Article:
Work and Pensions Committee Press Notice

Session 2003-04

'Select Committee to inquire into the introduction of Pension Credit'

'Select Committee to inquire into the introduction of Pension Credit'

The House of Commons Work and Pensions Committee today announced an inquiry "to examine the introduction of the Pension Credit and the ability of the Pension Service to deliver it successfully."

Pension Credit came into force in October 2003, replacing the 'Minimum Income Guarantee'(Income Support) for those aged 60 or over. There are now over 2.4 million pensioner households in receipt of Pension Credit. ( 1) and there is a target increase this to 3.2 million by 2008.( 2) The Government estimates that just under 5 million households will be eligible by 2014.( 3) It is delivered by the Pension Service, through a network of Pension Centres, supported by locally based services. The Department for Work and Pensions (DWP) recently announced plans to reduce the number of Pension Centres, and to reduce its workforce by 30,000 by 2008.( 4)

The Work and Pensions Committee conducted an inquiry into Pension Credit prior to its introduction. This concluded that Pension Credit had potential to go some considerable way towards achieving its aims of tackling pensioner poverty and increasing incentives to save.( 5) However, to achieve its potential, it was crucial that the Pension Service was able to administer this far-reaching and complex benefit effectively. Levels of take-up also needed to increase substantially compared to the Minimum Income Guarantee. The Committee is now announcing a further inquiry to examine the implementation of Pension Credit one year on from its introduction. Issues the Committee might want to investigate include:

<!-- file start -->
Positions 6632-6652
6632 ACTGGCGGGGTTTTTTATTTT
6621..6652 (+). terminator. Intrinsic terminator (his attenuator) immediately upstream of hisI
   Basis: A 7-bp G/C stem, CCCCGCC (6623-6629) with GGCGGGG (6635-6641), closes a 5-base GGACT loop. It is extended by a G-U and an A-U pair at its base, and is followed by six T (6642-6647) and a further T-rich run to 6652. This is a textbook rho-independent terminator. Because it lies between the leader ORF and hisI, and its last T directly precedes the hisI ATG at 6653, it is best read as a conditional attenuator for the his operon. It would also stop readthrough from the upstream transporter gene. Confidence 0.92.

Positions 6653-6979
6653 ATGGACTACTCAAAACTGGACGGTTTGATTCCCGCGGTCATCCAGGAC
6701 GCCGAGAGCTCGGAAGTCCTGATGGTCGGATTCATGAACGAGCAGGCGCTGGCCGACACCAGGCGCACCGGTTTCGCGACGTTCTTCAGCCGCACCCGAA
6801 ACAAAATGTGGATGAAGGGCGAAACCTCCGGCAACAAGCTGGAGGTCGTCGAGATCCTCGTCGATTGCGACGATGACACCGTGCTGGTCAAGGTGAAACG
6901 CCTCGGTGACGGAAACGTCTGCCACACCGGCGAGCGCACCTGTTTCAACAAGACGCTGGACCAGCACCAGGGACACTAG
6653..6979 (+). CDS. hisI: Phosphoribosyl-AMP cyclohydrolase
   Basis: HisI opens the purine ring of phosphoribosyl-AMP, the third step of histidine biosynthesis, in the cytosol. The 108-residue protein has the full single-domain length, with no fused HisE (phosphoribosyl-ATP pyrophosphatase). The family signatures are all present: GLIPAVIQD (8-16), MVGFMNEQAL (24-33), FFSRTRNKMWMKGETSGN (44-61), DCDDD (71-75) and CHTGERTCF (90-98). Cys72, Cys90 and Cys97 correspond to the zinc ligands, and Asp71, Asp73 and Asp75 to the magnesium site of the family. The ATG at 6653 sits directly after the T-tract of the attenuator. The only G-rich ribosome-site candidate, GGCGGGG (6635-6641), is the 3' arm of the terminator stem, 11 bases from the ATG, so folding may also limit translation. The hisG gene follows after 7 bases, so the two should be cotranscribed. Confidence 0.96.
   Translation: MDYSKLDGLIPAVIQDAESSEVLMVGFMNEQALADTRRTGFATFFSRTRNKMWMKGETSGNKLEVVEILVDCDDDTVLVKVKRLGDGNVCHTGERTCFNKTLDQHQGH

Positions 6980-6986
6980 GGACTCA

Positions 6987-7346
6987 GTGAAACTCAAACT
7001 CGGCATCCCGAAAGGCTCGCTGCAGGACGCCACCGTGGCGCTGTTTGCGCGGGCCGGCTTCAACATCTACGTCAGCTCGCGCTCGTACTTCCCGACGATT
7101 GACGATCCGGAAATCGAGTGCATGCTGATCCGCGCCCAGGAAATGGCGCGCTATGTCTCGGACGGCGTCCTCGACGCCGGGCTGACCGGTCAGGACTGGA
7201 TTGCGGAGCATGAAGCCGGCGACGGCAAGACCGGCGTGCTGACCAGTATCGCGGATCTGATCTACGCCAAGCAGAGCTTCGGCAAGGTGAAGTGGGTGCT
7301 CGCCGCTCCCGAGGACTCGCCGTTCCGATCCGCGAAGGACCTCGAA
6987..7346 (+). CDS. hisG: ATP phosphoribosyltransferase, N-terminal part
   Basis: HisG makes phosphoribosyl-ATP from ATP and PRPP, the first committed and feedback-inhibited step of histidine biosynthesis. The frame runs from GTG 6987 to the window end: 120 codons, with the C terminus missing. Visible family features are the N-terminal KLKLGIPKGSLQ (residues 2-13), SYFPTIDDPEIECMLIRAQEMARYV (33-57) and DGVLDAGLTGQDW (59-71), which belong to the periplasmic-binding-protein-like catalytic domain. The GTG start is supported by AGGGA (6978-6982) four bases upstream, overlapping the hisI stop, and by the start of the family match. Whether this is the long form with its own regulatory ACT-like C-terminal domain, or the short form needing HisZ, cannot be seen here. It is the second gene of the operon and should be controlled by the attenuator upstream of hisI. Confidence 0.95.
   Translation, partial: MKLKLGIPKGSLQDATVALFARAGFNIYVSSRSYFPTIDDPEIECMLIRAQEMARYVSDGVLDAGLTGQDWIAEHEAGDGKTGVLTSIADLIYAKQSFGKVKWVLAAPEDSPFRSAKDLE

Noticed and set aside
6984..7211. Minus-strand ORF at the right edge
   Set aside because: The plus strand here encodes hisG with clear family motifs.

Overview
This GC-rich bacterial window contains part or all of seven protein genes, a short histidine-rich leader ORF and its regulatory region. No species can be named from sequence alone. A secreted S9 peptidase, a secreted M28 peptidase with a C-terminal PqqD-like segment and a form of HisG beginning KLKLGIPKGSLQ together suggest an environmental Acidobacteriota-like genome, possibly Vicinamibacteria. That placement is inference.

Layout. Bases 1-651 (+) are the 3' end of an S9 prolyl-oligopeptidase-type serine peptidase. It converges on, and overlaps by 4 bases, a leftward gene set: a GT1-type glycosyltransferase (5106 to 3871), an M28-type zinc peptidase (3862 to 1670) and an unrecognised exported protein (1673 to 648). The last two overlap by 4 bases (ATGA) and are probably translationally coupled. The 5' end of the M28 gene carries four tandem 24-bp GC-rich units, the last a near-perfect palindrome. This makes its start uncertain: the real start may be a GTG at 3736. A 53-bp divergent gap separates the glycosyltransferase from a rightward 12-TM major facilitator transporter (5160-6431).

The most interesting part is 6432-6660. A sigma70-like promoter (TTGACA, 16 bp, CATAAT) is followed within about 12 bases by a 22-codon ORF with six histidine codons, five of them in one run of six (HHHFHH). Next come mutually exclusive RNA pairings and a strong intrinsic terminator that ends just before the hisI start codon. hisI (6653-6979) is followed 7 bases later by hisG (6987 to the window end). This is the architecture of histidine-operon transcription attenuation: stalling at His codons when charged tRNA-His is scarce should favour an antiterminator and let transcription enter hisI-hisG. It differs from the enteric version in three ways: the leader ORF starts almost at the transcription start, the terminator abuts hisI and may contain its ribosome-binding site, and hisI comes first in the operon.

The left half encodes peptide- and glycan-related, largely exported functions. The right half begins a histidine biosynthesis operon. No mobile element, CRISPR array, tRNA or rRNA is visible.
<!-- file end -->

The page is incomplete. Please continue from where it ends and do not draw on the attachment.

•  The contribution played by Pension Credit to the incomes of current and future pensioners;

•  The interaction of Pension Credit with other benefits and with local authority care charging policies;

•  Take-up of Pension Credit (and other benefits);

•  The consequences of the Department's plans to reduce its workforce and the number of Pensions Centres.

•  The delivery of a telephone-based service to pensioners;

•  The development of effective locally-based services;

•  The experience of claiming pension credit;

•  The experience of direct payments;

The Committee hopes to hold oral evidence sessions from the autumn and welcomes written submissions in accordance with the guidelines set out below by 1 October 2004.

1.  Pensions Service Annual Report and Accounts 2003/04

 2.  HM Treasury, 2004 Spending Review, Public Service Agreements 2005-2008. CM 6238. London: TSO

 3.  Information placed in House of Commons Library pursuant to Official Report 26 May, Col, 1718W

 4.  DWP Press Release, Departmental Efficiency. 29 June 2004

 5.   Work and Pensions Committee Second Report (2001-02), Pension Credit, HC 638-1

Evidence submitted should:

-  be on A4 paper, including letterhead with full postal address and contact details;

-  begin with a one page summary;

-  have numbered paragraphs;

-  avoid the use of colour or expensive-to-print material;

-  be in a form which is easy to photocopy; and

-  be accompanied, if possible, by a disk (with the document in WordPerfect or Word format).

Material already published elsewhere should not form the basis of a submission, but may be referred to within a proposed memorandum, in which case a hard copy of the published work should be included.  Submissions can be sent via

* If submitting by e-mail, PLEASE also include full postal address and contact details. *